Environmental Protection Agency v. California ex rel State Water Resources Control Board

PETITIONER: Environmental Protection Agency
RESPONDENT: California ex rel State Water Resources Control Board
LOCATION: United States Department of Health, Education, and Welfare: Social Security Division

DOCKET NO.: 74-1435
DECIDED BY: Burger Court (1975-1981)
LOWER COURT: United States Court of Appeals for the Ninth Circuit

CITATION: 426 US 200 (1976)
ARGUED: Jan 13, 1976
DECIDED: Jun 07, 1976

ADVOCATES:
Daniel M. Friedman - for petitioners
Roderick E. Walston - for respondent California
Roderick Eugene Walston -
Slade Gorton - for respondent Washington

Facts of the case

Question

Media for Environmental Protection Agency v. California ex rel State Water Resources Control Board

Audio Transcription for Oral Argument - January 13, 1976 in Environmental Protection Agency v. California ex rel State Water Resources Control Board

Audio Transcription for Opinion Announcement - June 07, 1976 in Environmental Protection Agency v. California ex rel State Water Resources Control Board

Warren E. Burger:

Mr. Justice White has four opinions, judgments and opinions to announce for the court and will identify each of them with his announcement.

Byron R. White:

First two cases, I have for 74-220 Hancock, the Attorney General of Kentucky against Train, the administrator of the environmental protection agency and 74-1435, Environmental Protection Agency against California State Water Resources Control Board.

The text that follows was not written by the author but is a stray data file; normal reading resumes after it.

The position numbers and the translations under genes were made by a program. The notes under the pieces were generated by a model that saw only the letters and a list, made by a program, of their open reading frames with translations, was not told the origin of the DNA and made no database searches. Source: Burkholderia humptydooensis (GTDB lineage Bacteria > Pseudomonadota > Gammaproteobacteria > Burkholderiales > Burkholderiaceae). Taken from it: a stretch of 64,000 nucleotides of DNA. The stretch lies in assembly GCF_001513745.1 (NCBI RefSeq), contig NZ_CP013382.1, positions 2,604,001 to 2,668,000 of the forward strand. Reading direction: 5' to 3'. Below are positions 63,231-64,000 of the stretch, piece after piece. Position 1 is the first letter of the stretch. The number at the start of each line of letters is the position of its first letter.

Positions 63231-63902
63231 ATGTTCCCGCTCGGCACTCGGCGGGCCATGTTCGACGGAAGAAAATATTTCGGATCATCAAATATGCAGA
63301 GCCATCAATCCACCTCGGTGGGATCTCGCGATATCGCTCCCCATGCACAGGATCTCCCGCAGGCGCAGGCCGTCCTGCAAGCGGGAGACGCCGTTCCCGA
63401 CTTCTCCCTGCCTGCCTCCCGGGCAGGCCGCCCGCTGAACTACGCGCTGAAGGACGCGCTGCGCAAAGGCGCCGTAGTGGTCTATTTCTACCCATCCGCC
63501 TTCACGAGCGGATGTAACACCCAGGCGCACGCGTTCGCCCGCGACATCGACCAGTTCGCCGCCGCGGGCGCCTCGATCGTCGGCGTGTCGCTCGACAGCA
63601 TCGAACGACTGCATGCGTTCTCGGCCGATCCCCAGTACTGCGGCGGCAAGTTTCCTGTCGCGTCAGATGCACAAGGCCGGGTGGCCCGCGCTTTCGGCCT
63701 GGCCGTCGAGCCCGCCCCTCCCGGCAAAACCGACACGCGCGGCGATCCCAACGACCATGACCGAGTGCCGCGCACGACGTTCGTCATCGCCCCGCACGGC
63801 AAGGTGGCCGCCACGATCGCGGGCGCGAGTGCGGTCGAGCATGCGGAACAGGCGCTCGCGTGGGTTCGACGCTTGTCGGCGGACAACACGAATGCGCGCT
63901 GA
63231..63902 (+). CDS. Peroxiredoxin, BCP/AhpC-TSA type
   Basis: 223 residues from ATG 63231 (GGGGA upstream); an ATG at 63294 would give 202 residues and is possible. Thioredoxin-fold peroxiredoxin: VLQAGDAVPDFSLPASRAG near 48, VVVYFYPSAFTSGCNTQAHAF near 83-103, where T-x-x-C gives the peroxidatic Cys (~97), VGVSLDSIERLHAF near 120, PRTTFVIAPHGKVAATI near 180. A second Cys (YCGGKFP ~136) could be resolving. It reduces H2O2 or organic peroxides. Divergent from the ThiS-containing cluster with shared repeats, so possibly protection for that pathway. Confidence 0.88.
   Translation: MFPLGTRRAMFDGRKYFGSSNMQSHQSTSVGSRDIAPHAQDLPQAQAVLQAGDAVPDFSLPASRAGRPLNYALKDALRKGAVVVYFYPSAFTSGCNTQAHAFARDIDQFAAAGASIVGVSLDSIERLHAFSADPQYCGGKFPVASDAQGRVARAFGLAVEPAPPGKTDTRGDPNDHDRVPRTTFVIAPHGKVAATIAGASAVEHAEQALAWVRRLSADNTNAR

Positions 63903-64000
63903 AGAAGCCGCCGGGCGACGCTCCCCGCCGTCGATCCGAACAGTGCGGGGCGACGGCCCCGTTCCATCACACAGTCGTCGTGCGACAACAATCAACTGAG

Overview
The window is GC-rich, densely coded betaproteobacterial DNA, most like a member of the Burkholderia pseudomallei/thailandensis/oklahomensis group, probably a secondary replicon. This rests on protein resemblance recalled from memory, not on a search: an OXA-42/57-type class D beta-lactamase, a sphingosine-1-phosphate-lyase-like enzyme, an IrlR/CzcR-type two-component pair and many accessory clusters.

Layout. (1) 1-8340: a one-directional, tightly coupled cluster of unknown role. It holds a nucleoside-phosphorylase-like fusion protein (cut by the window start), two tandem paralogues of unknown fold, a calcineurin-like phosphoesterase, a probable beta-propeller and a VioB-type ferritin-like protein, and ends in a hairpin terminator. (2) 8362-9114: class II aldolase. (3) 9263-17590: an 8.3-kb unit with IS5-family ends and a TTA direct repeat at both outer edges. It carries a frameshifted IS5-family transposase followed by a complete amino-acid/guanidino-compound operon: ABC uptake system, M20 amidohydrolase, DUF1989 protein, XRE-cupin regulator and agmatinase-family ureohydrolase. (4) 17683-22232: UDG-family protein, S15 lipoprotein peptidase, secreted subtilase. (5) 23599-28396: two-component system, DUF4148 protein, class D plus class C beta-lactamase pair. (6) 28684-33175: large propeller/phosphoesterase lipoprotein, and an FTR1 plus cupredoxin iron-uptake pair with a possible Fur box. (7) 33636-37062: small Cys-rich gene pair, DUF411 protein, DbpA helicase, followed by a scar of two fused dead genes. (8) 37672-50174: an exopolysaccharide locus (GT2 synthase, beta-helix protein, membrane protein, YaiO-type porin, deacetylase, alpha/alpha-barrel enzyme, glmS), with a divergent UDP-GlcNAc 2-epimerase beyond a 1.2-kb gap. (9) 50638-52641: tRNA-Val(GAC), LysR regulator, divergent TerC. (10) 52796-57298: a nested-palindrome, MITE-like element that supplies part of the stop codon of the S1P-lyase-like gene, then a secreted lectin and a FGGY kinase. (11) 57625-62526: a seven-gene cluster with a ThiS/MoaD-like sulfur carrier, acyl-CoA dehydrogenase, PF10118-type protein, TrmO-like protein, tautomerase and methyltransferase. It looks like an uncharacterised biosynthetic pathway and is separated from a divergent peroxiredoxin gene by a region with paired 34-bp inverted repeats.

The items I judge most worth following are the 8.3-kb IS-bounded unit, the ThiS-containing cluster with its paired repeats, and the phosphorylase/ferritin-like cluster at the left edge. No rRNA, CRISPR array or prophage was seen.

These cases are related one to the other and they arise under recent amendments to the Clean Air Act and to the Federal Water Pollution Control Act.

The issue in both cases is whether Federal installations and facilities must not only comply with pollution standards set by a state plan that has been approved by the Environmental Protection Agency but whether the facilities must also secure a permit which the state plan requires.

In the Hancock case the Court of Appeals for the Sixth Circuit held that it was not sufficiently clear how the Clean Air Act that the Federal installations must secure permits and the Court of Appeals for the Ninth Circuit arrived at just a contrary conclusion under the Federal Water Act.

We agree with the Court of Appeals for the Sixth Circuit and affirm his judgment and we disagree with the Court of Appeals for the Ninth Circuit and reverse its judgment.

The reasons for our conclusions are set out in rather long opinions which we have filed today.

Mr. Justice Stewart and Mr. Justice Rehnquist dissent for the reasons stated by the respective Courts of Appeals.